My discomfort with intimacy is pushing my husband away
I have been married for five years. During that time my husband has been loving, open, giving, and selfless; I have abused him through lying, manipulation, and selfishness. I grew up in a very dysfunctional family and as an adult I am now recreating that situation in my marriage. My husband has tried to help me heal and grow past my issues and though I talk the talk, I do not take action because of fears and taking the easy way out (as soon as there is closeness between us, I stop giving). I have used giving to him as a way to manipulate closeness and avoid the issues between us so we are now in a state where he will not accept "gifts" (touch, talk, dinner, etc) from me because he no longer trusts me.
I do not want to lose my marriage and I am ready to do whatever it takes to save it. I don’t want to just talk, but also take action, however I don’t know what to do. I would appreciate advice on two topics: 1) I need to rebuild the broken trust between us; and 2) I need to make right the pain and suffering I cause him, like his intense loneliness at being in a relationship where the person who is supposed to love him is selfish, uses him, and acts as if she doesn’t care to know him.
As I said, I cannot just give to him because of my lies and abuse, there must be in-between steps, but I don’t know what they are. We both love each other very much and want to make this work, but I don’t know what to do. last night he confessed how much pain he is carrying beyond the broken trust because of his loneliness and I didn’t know what to do—I reached out to hug him, but he didn’t want me to because all of my actions seem insincere now. Please help me save my marriage.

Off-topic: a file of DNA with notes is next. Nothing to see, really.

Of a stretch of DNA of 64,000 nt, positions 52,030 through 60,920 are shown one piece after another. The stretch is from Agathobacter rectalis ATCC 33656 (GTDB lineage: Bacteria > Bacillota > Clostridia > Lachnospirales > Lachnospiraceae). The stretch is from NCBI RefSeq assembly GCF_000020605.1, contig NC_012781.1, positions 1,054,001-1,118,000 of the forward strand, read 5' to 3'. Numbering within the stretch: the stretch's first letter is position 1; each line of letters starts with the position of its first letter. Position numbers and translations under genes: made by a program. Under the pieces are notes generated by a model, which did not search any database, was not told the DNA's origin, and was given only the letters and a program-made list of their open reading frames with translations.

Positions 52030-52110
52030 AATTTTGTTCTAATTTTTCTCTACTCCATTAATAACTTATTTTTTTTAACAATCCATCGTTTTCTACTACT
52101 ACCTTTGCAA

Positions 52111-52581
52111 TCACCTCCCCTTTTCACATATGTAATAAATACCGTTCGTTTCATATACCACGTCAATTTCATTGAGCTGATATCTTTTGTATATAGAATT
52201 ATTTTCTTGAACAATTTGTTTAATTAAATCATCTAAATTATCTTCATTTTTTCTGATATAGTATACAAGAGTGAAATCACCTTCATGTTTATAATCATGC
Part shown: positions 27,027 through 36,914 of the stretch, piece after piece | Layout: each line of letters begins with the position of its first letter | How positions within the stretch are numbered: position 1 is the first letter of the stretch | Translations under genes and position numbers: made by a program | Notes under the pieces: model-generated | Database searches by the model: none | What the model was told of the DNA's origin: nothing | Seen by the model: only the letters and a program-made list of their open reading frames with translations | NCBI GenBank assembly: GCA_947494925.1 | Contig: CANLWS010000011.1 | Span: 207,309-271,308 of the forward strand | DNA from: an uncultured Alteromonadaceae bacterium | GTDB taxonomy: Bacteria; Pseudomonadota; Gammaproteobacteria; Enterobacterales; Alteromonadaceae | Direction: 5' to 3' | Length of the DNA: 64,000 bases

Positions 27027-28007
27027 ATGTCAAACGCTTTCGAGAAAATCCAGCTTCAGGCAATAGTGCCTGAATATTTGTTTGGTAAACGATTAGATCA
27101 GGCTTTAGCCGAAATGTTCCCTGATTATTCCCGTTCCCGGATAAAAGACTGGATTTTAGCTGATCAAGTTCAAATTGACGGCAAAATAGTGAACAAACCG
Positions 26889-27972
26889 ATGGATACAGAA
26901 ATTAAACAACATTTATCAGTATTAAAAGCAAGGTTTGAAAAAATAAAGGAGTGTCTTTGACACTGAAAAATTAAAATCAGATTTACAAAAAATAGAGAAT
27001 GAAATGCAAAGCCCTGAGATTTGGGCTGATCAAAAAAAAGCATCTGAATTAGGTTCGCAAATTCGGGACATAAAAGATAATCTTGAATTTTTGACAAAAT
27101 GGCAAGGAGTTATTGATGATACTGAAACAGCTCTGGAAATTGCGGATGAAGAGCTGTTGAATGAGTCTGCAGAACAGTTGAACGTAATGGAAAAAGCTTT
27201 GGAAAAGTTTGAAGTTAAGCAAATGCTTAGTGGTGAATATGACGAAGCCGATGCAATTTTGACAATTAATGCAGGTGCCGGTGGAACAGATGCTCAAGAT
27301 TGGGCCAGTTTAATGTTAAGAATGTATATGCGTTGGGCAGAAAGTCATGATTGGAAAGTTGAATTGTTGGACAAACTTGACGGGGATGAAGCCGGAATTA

Saving your marriage will not be easy because most people desire a close, emotional connection with their spouse. And from your question, it sounds like you have been unable to provide that type of intimacy with your husband. So, it is not unusual for someone in your husband’s position to feel frustrated, isolated and lonely. And it may be very difficult to earn back your husband’s trust because he probably knows that you are not emotionally capable of giving him what he wants.
While you say that you want to save your marriage, to do so, you are going to have to make a fundamental change in how you deal with issues of intimacy and closeness. Given your past, however, this may not be easy for you to do. In all likelihood, your discomfort with intimacy overrides your concern for your husband’s needs. Until you solve this fundamental problem, it is unlikely that the dynamics between you and your husband will change.
Changing one’s fundamental level of comfort with intimacy is not easy (see dismissing attachment). Doing so often requires extensive counseling and a supportive spouse. So, our best advice is to seek out a therapist who can help you focus on the real issue—your discomfort with closeness (see counseling resources). Rebuilding trust will only be possible once that issue has been addressed.
We wish we had more encouraging advice to offer.
I have my own question to ask
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